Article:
I lay in the muck of oozing mud seeping slowly up through the packed, cracked, and broken debris of jungle and aging decay. The smell was of the damaged sort I’d come to know as my home away from home down inside the A Shau Valley expanse. I wondered if the smell would ever leave me, should I somehow have the good fortune to survive my experience in actual combat. I’d come late to discover that I, inadvertently, had built the confidence of the Marines around to such an extent that they had gone from being ‘dead men walking’ to believers that they might make it through the Vietnam war experience and one day go home without serious disfigurement or injury. I had, however, not built up that belief system inside myself. No matter what I did in the few moments of rest or reverie that I had it was impossible for me to believe that I could survive another year under such conditions.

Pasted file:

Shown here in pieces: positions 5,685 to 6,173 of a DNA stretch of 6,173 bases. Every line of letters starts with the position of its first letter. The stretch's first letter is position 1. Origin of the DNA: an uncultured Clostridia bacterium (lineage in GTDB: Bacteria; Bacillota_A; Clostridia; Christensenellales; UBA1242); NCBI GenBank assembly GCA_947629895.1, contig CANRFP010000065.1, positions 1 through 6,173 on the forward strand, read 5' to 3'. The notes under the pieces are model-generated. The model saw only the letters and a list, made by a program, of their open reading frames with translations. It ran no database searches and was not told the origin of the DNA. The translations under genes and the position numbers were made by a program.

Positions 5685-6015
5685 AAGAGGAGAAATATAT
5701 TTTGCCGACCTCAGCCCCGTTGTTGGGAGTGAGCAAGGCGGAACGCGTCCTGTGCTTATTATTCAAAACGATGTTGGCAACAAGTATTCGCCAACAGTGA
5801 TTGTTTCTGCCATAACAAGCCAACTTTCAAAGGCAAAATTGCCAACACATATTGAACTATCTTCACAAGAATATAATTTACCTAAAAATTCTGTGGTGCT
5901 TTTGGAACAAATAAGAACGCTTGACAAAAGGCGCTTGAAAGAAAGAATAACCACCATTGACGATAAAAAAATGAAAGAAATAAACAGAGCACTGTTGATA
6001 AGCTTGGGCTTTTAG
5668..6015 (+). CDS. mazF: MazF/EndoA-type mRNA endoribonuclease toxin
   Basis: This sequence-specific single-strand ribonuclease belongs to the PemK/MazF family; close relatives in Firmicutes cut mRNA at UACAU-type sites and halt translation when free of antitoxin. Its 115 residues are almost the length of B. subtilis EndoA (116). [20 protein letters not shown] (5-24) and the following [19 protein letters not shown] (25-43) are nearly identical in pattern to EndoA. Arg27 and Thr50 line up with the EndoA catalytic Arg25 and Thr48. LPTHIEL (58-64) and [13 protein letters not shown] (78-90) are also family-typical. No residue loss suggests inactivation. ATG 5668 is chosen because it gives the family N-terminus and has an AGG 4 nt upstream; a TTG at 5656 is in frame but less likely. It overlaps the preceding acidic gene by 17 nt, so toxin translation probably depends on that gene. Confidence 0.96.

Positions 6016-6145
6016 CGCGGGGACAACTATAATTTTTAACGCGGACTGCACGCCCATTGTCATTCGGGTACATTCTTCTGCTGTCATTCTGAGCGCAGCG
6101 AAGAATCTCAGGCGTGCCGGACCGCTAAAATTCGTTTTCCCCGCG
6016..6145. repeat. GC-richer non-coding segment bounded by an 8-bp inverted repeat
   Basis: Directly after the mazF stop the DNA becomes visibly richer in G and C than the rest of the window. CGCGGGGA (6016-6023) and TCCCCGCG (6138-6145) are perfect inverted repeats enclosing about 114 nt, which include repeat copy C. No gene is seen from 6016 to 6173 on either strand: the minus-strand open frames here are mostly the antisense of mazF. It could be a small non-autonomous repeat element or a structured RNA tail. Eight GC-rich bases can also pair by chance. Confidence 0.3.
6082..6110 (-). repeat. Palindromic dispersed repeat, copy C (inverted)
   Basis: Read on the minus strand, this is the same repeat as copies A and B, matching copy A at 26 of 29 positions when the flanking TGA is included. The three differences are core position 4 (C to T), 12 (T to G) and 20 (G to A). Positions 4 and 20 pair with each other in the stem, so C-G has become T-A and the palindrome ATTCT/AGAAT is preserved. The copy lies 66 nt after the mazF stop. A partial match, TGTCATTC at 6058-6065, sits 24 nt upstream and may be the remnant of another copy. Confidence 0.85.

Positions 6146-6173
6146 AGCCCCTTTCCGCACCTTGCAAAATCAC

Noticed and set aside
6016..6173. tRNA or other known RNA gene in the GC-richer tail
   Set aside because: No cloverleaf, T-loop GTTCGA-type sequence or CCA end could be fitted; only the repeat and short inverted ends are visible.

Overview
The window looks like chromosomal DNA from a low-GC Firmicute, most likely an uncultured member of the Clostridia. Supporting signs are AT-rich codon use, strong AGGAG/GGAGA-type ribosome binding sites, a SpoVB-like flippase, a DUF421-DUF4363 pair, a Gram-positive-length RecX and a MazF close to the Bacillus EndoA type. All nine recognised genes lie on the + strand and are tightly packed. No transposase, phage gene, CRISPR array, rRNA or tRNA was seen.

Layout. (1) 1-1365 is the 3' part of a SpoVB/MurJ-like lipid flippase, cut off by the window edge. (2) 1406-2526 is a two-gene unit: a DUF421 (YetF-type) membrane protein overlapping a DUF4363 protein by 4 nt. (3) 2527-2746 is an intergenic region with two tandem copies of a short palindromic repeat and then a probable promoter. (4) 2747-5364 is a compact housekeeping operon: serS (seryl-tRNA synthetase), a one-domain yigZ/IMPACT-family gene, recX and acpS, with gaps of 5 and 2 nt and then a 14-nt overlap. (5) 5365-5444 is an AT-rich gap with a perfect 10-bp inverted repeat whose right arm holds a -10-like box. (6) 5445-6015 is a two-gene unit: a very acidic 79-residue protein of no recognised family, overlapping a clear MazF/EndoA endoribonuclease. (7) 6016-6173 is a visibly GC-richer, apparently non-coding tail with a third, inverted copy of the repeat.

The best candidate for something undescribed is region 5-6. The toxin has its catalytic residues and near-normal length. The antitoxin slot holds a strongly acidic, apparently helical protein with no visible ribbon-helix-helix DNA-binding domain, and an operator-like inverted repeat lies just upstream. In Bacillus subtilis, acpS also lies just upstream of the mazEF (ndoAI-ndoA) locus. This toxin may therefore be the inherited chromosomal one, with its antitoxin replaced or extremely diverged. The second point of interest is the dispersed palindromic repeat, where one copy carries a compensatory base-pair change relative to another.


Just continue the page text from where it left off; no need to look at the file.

The dawn came creeping up and over the far eastern wall of the canyon rim, with the first tendrils of light visible only like a faint glow across the clouded sky that had to signal a return to monsoon rains. The respite through the night had been too long and too good. The enemy would be able to use the monsoon rain during the next night to cloak another of its relentless attacks, and very likely a fully coordinated and successful one. I peered upward, toward the top of the western lip of that canyon wall but could see nothing. It was time to move from our position, I knew, and a plan was beginning to form in the back of my mind for our next survival attempt.